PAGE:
What is your educational background?
I have an MEng (1st class, Hons) in Aeronautical Engineering from the City University of London and an MPhil in Mechanical Engineering. I am currently completing a PhD on “Technology Transfer and Absorptive Capacity: Case Study of the PEEPOWER system”.
What is your current occupation?
I am a Mechanical Engineering Lecturer at The University of the West of England (UWE). I specialise in Project Based Learning and have spearheaded the implementation of Engineers Without Borders’ design challenge at UWE over the past 5 years. Alongside my teaching role, I have been working on an action-research Doctorate involving the high-profile PEE POWER®, developed by the Bristol BioEnergy Centre. It is a new technology that converts urine into fertiliser and disinfectants whilst also generating electricity. Prior to this, my research work was on the design optimisation and structural analysis of an innovative low-cost metallic Flywheel Energy Storage at the City University London.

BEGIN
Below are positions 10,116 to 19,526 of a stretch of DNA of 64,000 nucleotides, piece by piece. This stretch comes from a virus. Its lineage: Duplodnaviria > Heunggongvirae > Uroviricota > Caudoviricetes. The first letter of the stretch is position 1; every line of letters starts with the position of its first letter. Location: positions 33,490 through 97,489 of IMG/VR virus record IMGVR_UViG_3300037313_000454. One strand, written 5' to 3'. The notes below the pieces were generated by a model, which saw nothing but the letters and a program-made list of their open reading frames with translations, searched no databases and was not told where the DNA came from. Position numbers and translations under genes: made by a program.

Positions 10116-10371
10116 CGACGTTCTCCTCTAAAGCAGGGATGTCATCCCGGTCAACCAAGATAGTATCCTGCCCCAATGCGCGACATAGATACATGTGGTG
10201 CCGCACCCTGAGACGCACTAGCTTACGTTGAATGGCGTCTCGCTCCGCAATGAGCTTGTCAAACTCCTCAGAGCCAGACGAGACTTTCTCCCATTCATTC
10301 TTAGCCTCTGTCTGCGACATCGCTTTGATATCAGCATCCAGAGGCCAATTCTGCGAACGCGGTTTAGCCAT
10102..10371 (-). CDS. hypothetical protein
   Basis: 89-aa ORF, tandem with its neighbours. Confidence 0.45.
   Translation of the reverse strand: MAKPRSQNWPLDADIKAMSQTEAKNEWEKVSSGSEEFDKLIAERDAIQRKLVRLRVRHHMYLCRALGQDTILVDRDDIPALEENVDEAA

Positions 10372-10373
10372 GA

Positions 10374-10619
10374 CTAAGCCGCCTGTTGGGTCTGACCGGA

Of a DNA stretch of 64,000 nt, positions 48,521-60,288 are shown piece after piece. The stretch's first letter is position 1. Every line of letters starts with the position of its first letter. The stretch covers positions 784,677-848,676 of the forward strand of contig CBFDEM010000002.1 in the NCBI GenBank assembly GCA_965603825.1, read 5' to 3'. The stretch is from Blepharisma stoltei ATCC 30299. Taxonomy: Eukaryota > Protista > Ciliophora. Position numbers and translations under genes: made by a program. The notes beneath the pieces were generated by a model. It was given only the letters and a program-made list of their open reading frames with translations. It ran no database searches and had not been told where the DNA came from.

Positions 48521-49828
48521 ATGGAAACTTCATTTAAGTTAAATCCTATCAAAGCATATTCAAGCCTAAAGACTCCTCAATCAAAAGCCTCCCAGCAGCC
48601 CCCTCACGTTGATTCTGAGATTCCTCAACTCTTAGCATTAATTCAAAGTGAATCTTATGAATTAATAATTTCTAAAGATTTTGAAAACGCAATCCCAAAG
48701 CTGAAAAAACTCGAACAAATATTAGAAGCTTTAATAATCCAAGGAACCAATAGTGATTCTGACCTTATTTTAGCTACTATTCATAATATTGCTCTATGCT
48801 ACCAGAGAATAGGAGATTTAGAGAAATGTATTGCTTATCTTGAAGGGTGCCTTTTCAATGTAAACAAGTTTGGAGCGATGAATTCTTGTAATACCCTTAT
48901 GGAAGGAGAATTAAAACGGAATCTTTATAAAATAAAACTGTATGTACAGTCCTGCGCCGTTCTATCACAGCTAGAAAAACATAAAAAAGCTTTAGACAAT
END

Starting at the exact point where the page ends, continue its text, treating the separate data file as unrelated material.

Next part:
What or who got you into STEM?
What I like about engineering is that ‘problem solving’ or pragmatic aspect of the job. I got into STEM because I enjoyed mathematics and physics early on at school. We have a number of engineers in the family, so it did not feel like a far fetch career aspiration to me.
What is the biggest challenge/barrier you have faced as an African in STEM?
I have been fortunate enough to be able to strive in my studies and career even as an African and minority in my field. In fact, my diverse background is celebrated and I have taken part in several outreach programmes encouraging BAME youngsters to consider STEM as a career option.
How do you think your background/upbringing has been beneficial in your journey/career?
I spent my early childhood in the small village of Foumban and I had the chance to travel around Cameroon before settling in the UK. I developed a good sense of connection with nature. I think this has positively influenced my career journey, as today my work is centered around sustainability and poverty alleviation.
How do you think we can start to change the narrative surrounding African contributions
to global STEM research & careers?
This issue unfortunately is still contemporary and it ought to be acknowledged. I think part of the solution could come with decolonising our curriculum in schools and at universities. We need to acknowledge and celebrate knowledge contributions in Science and Mathematics from African civilisations (and other world civilisations), if we want to change this narrative.
What advice would you like to give to young, aspiring Africans in STEM?
Do not let stereotypes define and limit you!